September 13, 2003
Originally Published MPMNSeptember 2003
NPE Exhibitors Eye Medical Device Applications
Mediflex compounds for tubing extrusion and other medical applications were introduced by Star Thermoplastic Elastomers at the recent NPE show.
Hammered by rising oil prices and knee-deep in a soggy economy, the plastics industry did not anticipate a blockbuster NPE show in Chicago this year. Some openly wondered how bad it was going to be. Although attendance contracted by almost 30% compared to the record set in 2000, the number of exhibitors, down only 4%, barely took a hit. More important, the exhibitors I spoke with were fairly upbeat. Of course, most of my appointments were with suppliers for whom the medical device industry is a key customer. They have good reason to be optimistic.
According to a recent report on the medical device plastics market, demand for resins will grow by more than 4% annually over the next five years. By 2008, medical technology companies will consume almost 2.9 billion lb of resin, according to Business Communications Company, Inc. With growth industries hard to come by, it should be no surprise that NPE exhibitors were eager to highlight products with medical applications. Here are a few that caught my attention.
Building a Better Antimicrobial
The Specialty Elastomers Business of Milliken Chemical (Spartanburg, SC; www.millikenchemical.com) chose NPE to launch its nonleaching antimicrobial heat-cured rubber compounds. The Elastoguard materials reportedly address some of the deficiencies of "traditional antimicrobial materials that come from an organic base," according to Scott McDowell, marketing analyst and planner for Milliken's coated products and elastomers business. One drawback of organic-based products is the tendency of chemicals to leach from the matrix material, leaving parts of the surface unprotected. In addition, "the chemicals tend to degrade at processing temperatures over 250°C," says McDowell.
The biocide used in Elastoguard compounds permeates the entire rubber part. The proprietary Alphasansilver-sodium-zirconium-phosphate ion-exchange resin provides complete protection without zones of inhibition or noninhibition. Nor will the biocide degrade over time, says the company. In fact, its performance is enhanced during use as abrasion of the rubber causes more of the agent to reach the surface. The resin is thermally stable, and can tolerate temperatures greater than 800°C, according to McDowell.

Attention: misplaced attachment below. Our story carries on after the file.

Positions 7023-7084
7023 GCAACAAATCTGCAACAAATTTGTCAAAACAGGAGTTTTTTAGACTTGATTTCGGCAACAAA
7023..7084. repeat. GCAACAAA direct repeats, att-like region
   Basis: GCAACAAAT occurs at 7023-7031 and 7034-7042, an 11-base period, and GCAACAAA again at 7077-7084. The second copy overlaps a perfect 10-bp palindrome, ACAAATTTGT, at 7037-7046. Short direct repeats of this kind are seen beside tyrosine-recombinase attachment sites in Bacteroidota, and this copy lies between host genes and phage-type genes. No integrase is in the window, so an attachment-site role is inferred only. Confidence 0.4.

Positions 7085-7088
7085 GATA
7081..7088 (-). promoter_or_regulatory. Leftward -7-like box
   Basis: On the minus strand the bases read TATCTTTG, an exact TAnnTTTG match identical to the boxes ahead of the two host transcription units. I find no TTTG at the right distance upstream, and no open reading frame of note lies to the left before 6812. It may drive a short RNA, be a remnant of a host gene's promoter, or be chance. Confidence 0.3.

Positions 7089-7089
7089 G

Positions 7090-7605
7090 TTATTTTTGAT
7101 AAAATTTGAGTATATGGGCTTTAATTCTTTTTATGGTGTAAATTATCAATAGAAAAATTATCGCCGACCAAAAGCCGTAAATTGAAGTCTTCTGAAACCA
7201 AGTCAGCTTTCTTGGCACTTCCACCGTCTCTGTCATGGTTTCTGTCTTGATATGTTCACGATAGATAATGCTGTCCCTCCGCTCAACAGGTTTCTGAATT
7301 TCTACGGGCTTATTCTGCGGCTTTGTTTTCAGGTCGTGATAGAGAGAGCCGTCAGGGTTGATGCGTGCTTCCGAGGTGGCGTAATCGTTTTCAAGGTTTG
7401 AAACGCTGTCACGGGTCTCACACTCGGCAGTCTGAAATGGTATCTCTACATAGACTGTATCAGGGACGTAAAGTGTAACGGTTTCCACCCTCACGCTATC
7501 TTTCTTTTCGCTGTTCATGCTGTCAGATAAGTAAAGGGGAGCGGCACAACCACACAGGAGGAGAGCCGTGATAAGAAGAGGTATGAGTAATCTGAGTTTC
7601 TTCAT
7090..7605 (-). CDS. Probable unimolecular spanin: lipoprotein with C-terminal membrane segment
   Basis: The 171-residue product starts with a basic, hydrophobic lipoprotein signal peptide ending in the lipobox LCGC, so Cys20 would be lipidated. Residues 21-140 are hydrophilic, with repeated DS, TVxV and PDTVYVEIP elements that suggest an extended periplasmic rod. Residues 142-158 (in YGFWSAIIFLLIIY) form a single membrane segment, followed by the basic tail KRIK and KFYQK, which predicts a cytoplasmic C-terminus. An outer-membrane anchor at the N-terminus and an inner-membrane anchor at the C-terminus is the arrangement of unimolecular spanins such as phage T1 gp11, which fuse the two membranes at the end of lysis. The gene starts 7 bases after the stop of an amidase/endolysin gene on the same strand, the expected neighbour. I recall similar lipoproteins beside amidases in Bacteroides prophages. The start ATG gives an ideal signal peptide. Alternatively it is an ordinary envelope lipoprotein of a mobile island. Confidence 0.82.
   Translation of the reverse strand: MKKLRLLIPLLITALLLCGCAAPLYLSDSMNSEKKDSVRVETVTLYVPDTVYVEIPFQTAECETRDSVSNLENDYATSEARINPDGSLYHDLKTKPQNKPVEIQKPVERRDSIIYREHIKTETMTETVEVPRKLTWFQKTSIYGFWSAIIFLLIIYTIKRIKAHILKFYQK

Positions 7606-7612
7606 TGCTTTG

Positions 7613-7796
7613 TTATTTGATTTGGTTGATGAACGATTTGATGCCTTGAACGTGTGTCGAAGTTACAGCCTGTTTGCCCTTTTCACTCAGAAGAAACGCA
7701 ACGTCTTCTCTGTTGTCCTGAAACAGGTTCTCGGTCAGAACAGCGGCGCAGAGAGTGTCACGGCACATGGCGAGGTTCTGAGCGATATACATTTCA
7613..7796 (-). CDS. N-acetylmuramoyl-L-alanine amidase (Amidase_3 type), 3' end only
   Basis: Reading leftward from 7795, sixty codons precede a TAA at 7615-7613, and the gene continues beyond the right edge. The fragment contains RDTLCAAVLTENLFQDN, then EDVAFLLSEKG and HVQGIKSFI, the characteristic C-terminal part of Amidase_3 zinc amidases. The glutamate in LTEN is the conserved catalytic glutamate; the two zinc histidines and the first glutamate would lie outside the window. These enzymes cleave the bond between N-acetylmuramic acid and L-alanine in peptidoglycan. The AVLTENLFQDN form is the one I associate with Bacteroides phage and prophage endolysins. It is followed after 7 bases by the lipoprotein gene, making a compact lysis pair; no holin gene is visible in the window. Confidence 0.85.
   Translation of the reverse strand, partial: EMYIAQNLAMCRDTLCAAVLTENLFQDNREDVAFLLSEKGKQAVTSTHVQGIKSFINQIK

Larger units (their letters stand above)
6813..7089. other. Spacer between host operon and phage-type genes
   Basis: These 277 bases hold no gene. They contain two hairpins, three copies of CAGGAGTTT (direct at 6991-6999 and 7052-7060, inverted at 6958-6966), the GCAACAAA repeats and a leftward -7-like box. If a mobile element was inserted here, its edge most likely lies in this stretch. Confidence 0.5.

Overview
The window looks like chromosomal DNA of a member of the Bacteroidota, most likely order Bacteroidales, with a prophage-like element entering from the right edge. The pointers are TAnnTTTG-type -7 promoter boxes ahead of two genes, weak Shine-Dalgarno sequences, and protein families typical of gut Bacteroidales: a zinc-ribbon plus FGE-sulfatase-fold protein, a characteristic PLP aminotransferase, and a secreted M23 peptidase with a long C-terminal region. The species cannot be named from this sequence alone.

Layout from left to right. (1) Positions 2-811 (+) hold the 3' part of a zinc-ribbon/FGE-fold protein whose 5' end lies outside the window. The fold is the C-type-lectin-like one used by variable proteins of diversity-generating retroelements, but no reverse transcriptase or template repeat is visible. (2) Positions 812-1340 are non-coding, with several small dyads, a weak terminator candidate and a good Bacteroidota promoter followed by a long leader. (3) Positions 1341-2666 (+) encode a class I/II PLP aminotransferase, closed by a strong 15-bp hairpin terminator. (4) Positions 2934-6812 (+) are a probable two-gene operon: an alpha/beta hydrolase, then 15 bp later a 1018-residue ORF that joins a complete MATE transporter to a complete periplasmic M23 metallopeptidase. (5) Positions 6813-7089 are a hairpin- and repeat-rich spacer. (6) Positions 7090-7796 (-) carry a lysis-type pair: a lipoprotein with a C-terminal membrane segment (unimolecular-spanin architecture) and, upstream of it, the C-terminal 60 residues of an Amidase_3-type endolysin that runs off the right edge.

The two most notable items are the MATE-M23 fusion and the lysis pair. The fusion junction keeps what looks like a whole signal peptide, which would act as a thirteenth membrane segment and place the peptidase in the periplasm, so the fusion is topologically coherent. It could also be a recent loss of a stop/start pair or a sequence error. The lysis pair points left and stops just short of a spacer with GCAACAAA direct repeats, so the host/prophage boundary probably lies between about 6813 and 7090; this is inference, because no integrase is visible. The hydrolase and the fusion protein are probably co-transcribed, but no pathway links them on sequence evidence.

Potential uses for elastomeric products with the silver-based biocide include seals, gaskets, O-rings, casters, diaphragms, liners, and tubing. Wound-care products and catheters are also among its medical applications.
A couple of companies introduced new lines of thermoplastic materials suited for medical applications. Star Thermoplastic Elastomers (Chicago; www.starthermoplastics.com) unveiled its Mediflex compounds, which are available in grades ranging from 8 Shore A to 60 Shore D. Suited for a variety of medical products, the materials are nonallergenic and recyclable, and can be specified colored, translucent, or clear. They contain no carbamates or potentially hazardousextractables.
Thermoplastic polyurethanes (TPUs) that are based on a new high moisture vapor transmission (HMVT) technology were among the featured products from Noveon (Cleveland; www.estane. com). The Estane high-heat and ultra HMVT formulations are suited for a number of breathable medical applications such as apparel and wound-care products.
"The technology involves a different chemistry than we used in the past," says new business development manager Susan Hemphill. "It creates a monolithic barrier in film or coated form," she adds, keeping out water and other fluids while allowing moisture vapor to move about freely. Micropores or perforations are not needed. In addition, the chemistry allows manufacturers to "dial in" the material's breathability for specific product applications.
The high-heat HMVT TPU is designed for processors requiring high thermal performance. Increasing the thermal behavior of a breathableproduct broadens the processing conversion options, notes the firm. Also based on the company's Estane TPU technology, the Ultra HMVT TPU reportedly provides a 50%improvement in moisture vapor transmission over the firm's conventional HMVT materials.
A supplier of plastics-joining equipment employing various technologies, Branson Ultrasonics Corp.(Danbury,NJ; www.bransonultrasonics.com) exhibited its new infrared assembly method (IRAM) laser systems. Operating in simultaneous and scanning modes, the IRAM systems are designed for demanding customers that need a "perfect weld with no flash or particulates and fast cycle times," says marketing director Sylvio Mainolfi. The modular welders are available in 100-, 125-, and 750-W versions. Laser IRAM equipment can be integrated into automated systems, achieving a throughput of 20 to 30 parts per minute, depending on the application. Branson demonstrated the unit at NPE using the Clearweld process developed by Gentex. The process allows clear and colored plastics to be laser welded without the use of opaque materials. (To find out more about this technology, see the Hotline section in the May 2002 issue of MPMN or go to www.devicelink.com/mpmn.)
On a smaller scale, Plastec North America Inc. (Miami; www.plastec-moditec.com) displayed what it describes as the smallest slow-speed granulator on the market. Developed by Moditec in France and distributed in North America by Plastec, the 25-rpm granulator is available with 5.27 ¥ 4.5- or 5.27 ¥ 7-in. cutting chambers. Medical device molding applications and other processes that involve small sprues and runners are among the target markets for the machine, according to Plastec vice president Ernesto J. Sosa.
Copyright ©2003 Medical Product Manufacturing News
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